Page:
A mathematical model for codon substitution is presented, taking into account unequal mutation rates among different nucleotides and purifying selection. This model is constructed by using a 61x61 transition probability matrix for the 61 nonterminating codons. Under this model, a computer simulation is conducted to study the numbers of silent (synonymous) and amino acid-altering (nonsynonymous) nucleotide substitutions when the underlying mutation rates among the four kinds of nucleotides are not equal. It is assumed that the substitution rates are costant over evolutionary time, the codon frequencies being in equilibrium, and, thus, the numbers of synonymous and nonsynonymous substitutions both increase linearly with evolutionary time. It is shown that, when the mutation rates are not equal, the estimate of synonymous substitutions obtaind by F. Perler, A. Efstratiadis, P. Lomedico, W. Gilbert, R. Kolodner and J. Dodgson's 'Percent Corrected Divergence' method increases nonlinearly, although the true number of synonymous substitutions increases linearly. It is, therefore, possible that the 'saturation' of synonymous substitutions observed by Perler et al. is due to the inefficiency of their method to detect all synonymous substitutions.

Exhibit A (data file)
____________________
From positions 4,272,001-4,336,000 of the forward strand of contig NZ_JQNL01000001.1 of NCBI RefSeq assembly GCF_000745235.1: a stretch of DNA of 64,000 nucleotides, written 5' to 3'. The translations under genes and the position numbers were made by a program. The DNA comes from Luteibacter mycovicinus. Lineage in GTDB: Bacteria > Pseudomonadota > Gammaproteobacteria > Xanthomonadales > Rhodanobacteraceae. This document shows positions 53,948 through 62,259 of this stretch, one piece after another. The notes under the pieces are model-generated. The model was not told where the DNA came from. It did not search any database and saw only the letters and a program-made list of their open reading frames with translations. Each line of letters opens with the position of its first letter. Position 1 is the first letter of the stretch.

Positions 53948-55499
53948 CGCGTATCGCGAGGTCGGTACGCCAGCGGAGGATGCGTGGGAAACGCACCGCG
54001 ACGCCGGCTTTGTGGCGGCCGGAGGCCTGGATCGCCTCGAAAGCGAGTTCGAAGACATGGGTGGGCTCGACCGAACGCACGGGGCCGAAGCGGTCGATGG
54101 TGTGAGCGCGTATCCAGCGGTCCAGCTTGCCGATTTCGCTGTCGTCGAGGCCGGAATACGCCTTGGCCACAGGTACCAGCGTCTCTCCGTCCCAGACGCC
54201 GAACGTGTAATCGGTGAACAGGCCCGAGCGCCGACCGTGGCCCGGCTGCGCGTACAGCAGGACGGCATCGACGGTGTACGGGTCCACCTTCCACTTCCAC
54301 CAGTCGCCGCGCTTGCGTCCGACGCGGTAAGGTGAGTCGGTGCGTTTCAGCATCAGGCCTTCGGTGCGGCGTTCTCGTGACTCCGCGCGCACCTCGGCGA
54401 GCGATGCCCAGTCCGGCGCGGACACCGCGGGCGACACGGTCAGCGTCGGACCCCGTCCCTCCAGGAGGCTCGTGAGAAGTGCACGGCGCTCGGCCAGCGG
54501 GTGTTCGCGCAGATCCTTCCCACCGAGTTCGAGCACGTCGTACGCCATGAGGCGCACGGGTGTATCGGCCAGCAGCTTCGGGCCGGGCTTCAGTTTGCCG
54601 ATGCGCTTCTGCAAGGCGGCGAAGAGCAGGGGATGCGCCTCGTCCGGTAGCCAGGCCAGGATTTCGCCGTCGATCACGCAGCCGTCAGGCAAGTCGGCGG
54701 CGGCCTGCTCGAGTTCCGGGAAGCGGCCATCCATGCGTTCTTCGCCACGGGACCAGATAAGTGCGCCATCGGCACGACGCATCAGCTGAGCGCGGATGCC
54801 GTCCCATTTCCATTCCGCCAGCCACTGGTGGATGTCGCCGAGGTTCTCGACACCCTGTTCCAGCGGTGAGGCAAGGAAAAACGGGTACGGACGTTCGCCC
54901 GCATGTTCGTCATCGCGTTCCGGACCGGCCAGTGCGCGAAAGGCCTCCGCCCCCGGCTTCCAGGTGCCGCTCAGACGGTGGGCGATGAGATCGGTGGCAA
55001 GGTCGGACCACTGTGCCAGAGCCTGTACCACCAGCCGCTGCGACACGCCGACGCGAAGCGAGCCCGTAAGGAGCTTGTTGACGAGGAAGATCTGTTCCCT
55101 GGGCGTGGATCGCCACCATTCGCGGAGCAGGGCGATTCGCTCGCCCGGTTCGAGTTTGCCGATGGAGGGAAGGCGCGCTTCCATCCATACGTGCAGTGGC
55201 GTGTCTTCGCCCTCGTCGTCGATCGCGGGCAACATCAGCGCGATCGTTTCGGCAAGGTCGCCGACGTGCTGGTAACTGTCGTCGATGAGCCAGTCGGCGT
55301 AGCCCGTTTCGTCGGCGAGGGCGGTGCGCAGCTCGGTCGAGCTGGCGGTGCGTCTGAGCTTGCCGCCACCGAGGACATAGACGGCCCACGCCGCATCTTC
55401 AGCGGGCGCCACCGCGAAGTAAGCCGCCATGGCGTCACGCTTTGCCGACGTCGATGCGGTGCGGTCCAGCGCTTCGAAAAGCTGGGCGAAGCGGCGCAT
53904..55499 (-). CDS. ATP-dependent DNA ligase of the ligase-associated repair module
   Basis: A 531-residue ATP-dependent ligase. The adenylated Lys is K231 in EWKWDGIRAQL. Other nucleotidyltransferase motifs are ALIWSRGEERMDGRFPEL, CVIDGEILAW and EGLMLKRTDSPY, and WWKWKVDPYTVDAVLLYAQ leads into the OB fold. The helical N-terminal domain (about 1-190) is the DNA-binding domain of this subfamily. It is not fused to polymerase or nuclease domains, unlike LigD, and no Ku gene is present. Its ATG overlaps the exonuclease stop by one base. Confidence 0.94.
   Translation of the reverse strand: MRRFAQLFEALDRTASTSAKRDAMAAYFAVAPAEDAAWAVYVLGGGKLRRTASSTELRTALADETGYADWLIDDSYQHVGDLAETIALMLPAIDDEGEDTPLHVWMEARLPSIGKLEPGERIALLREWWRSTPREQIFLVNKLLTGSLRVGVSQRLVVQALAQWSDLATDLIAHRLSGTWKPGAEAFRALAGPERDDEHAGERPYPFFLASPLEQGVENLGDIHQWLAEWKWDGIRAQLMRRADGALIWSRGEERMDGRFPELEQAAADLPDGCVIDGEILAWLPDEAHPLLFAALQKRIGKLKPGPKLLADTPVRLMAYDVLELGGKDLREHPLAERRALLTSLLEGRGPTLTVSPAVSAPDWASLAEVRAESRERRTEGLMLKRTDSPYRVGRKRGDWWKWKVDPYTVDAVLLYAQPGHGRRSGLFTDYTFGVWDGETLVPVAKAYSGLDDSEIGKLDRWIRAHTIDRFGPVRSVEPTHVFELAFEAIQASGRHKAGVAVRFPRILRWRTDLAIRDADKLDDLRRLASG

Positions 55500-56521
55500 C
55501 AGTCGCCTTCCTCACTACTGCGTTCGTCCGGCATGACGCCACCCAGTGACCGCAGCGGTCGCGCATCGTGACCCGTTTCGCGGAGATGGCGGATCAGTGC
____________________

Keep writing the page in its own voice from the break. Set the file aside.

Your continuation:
|Original language||English (US)|
|Number of pages||17|
|State||Published - 1983|
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